3. On Japanese keyboard layout, CapsLock key is in shifted position of the left key of 'A'. During pressing Shift+CapsLock, CapsLock isn't locked and GDK_KEY_RELEASE of CapsLock must be happen before Shift's GDK_KEY_RELEASE. Otherwise, the CapsLocking is canceled. But we're setting DOM modifier for it always. And during pressing Shift+CapsLock, letter keys always input lower cases.

4. Pressing NumLock key, always the keys in Numpad works as NumLocked.

I think that #1 is not a fixable issue. So, we just ignore the case.

#2 must be fixed, we shouldn't set wrong DOM modifier in this case.

According to #3 and #4, locking on Linux is performed at GDK_KEY_RELEASE event or during pressing the modifier key. So, it's not bad to set DOM modifier during pressing as karlt said.

However, it's not good for web application developers. So, anyway, we should document the fact on Linux in MDN.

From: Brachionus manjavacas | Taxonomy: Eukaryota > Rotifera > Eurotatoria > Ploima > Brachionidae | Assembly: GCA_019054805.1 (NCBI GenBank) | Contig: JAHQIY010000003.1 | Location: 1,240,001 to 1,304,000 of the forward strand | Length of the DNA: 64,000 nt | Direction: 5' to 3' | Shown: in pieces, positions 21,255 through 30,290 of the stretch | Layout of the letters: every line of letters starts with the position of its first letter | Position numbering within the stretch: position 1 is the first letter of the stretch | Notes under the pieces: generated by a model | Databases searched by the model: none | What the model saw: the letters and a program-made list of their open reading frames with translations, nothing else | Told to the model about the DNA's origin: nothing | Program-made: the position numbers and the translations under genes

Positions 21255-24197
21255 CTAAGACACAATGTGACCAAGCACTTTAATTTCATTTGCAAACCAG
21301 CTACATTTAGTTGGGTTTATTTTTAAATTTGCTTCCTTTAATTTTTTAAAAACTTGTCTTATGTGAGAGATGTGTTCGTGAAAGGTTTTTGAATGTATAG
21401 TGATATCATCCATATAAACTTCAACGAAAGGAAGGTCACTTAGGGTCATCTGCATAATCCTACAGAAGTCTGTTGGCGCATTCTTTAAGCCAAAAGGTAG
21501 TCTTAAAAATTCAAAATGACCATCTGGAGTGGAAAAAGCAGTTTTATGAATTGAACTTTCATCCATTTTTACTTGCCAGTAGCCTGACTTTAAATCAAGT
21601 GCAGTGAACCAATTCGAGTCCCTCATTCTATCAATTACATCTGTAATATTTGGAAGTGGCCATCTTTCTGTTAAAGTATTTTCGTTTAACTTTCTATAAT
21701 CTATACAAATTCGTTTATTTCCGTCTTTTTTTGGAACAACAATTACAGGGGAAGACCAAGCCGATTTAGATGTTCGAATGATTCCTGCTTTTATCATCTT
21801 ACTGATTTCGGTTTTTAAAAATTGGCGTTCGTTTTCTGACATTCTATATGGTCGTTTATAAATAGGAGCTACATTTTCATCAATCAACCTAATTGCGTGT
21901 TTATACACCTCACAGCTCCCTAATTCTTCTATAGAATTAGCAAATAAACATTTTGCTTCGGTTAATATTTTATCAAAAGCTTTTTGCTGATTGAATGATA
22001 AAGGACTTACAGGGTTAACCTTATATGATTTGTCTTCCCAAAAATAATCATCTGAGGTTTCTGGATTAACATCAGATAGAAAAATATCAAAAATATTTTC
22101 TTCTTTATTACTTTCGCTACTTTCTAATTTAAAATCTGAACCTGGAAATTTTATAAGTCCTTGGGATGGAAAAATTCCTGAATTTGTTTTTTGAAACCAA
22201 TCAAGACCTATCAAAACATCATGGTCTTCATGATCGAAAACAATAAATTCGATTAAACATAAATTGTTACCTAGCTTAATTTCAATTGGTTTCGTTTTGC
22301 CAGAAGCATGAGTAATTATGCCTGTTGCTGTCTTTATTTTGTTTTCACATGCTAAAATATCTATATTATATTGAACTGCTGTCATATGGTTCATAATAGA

I'll post a patch for #2.
Severity: normal → minor
Summary: keydown event's getModifierState() returns wrong value on GTK if the key is lockable modifier → keydown event's getModifierState() returns wrong value on GTK if the key has lockable modifier but the keyval doesn't correspond to a DOM modifier
Attached patch Patch (obsolete) — Splinter Review
Just adding the keyval check if the keyval is actually mapped to DOM modifier key.
Attachment #636591 - Flags: review?(karlt)
Comment on attachment 636591 [details] [diff] [review]

Sorry for the delay here.  The keyboard handling can be quite hard to understand.

The GetModifierKey(guint aHardwareKeycode) method is only used here, but the bug that this patch is fixing suggests that what is really wanted here is a GetModifierKey(guint aKeyval) method.